Autosexuality can mean being turned on by your own look, being excited to spend time alone rather than with a significant other, and/or masturbating to the idea of yourself.
Dr. Jess O’Reilly, a sex and relationship expert, suggests that we may all be “a shade of autosexual,” with some people using it to define themselves and others shying away from it due to body shaming.
While autosexuality is often used synonymously with narcissism, Dr. O’Reilly believes otherwise: “[The core erotic feeling] is a feeling you require to even consider having sex, and for many of us, our core erotic feeling involves feeling sexy and feeling desired. You might have an outside source who conveys that desire or it may even be within yourself.”
Dr. O’Reilly goes on to question: “Can’t we give ourselves permission to feel arousal in response to our own body?”
Demisexual (compared to Graysexual and Asexual)
To be demisexual is to experience sexual attraction in very specific situations, most often with people you have an emotional connection with.
Someone who identifies as demisexual can typically only experience and thrive in sexual attraction once an emotional bond has been formed. That bond doesn’t necessarily have to be explained as love or romance, but it can be friendship (even a platonic friendship) that allows them to feel a sexual or romantic attraction.
While many people choose to only have sexual relations with people we feel connected to, demisexual people aren’t making that choice, but rather, they need that bond to even begin to feel sexually attracted to someone.
And yet, having an emotional bond with someone doesn’t mean people who identify as demisexual will develop a sexual attraction to that person—just as heterosexual men are attracted to women but may not find every single woman they meet to be attractive.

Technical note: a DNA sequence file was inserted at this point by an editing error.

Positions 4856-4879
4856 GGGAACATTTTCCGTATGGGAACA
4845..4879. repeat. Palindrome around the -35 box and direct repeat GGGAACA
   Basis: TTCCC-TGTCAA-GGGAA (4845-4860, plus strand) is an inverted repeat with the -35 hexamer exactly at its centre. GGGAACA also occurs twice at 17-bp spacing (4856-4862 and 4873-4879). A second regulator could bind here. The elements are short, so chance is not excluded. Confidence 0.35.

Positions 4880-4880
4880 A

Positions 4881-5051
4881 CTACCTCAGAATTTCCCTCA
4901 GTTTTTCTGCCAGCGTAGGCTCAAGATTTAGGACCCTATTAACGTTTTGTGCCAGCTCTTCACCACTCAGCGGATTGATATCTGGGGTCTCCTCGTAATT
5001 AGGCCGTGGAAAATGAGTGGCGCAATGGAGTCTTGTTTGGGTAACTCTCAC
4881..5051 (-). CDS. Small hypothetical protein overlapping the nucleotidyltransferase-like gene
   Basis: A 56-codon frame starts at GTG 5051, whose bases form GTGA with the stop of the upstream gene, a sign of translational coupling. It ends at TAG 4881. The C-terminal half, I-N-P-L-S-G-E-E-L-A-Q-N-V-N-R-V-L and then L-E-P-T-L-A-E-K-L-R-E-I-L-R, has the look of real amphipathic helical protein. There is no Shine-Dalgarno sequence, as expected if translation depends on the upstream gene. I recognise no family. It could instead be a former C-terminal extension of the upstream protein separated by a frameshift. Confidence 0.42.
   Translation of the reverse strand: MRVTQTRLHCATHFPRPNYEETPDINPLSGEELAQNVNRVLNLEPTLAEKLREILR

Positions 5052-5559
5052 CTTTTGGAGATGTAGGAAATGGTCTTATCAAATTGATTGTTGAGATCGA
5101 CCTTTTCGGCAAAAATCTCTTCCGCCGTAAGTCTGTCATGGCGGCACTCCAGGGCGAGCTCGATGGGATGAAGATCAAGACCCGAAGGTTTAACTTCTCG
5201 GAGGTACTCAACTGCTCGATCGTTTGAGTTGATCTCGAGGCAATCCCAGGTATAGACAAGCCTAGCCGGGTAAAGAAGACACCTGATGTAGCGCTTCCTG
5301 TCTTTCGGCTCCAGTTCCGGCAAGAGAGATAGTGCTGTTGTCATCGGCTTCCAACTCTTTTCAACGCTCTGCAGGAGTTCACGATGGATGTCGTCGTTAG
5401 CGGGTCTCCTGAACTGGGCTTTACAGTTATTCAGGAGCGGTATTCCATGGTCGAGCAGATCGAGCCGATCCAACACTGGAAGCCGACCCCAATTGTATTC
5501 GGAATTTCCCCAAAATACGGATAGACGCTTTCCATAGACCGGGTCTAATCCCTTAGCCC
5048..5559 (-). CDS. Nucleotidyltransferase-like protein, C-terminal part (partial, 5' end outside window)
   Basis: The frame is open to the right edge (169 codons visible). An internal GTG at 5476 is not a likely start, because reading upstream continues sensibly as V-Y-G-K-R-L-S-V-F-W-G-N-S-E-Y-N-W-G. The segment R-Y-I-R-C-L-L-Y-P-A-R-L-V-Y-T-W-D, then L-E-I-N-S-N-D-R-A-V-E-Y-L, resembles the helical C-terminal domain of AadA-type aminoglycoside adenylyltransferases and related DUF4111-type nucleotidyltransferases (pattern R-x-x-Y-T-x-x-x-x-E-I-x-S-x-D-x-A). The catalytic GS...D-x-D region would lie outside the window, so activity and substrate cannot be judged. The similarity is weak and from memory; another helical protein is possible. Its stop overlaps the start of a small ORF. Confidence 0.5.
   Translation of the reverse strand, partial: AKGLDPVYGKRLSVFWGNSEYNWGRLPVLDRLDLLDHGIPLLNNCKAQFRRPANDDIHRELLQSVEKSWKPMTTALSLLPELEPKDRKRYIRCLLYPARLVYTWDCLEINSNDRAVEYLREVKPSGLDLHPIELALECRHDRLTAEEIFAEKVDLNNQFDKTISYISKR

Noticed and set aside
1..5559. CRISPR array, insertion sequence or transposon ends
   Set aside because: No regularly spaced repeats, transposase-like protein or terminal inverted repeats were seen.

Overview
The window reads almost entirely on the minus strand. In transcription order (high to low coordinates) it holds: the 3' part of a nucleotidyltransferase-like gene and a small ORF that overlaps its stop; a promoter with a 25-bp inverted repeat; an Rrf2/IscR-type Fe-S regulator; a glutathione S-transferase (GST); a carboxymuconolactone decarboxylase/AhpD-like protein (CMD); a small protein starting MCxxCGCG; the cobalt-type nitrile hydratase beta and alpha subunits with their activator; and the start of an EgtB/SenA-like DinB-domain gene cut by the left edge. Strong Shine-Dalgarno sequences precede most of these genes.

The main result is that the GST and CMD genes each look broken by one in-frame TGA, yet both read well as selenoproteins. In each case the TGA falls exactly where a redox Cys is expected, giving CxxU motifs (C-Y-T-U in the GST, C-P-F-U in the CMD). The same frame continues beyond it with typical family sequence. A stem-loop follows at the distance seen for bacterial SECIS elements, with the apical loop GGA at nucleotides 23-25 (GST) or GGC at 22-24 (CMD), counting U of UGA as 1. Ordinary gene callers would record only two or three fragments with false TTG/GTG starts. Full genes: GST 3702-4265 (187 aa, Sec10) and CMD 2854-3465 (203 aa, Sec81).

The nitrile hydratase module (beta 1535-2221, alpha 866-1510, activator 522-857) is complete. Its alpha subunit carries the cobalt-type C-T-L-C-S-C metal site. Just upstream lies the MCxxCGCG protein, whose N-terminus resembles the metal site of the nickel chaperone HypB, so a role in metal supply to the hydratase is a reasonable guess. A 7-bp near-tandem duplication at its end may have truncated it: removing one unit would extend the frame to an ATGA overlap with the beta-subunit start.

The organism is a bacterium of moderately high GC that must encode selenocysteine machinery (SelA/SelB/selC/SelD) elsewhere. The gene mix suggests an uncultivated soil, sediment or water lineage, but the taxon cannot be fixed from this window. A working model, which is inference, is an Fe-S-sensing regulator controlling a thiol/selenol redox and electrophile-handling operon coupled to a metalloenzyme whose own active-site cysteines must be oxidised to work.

Graysexual, on the other hand, is often considered as the “gray area” between asexual (a term used to describe not having any sexual attraction to others) and allosexual (the opposite of asexual; also called sexual).
People who identify as graysexual don’t explicitly or exclusively identify with being asexual or allosexual. They do experience sexual attraction or desire on some level but perhaps not the same intensity as people on either end of the asexual-allosexual line.
Pansexual, Pomosexual and Spectrasexual
Pansexual is a term that describes individuals who experience sexual, romantic, and/or emotional attraction to any person regardless of that person’s gender, sex, or sexual orientation.
Pomosexual is more of a term than an identity. It’s used to describe individuals who reject sexuality labels or who simply don’t identify with any one of them.
Spectrasexuality is a term used to describe people who are able to feel romantic or physical attraction/emotional connections with people of multiple or various sexual orientations and genders, but not necessarily all of them (or any of them).
These terms are often used interchangeably, but it’s important to point out the differences. Pansexual is by far the most commonly used word of the bunch and is more geared towards not seeing the label and seeing the person instead, thus being able to build romantic and sexual relationships with anyone, regardless of their orientation.
People who identify as spectrasexual, on the other hand, are able to be attracted to multiple or various genders or sexual orientations, but still may have certain preferences.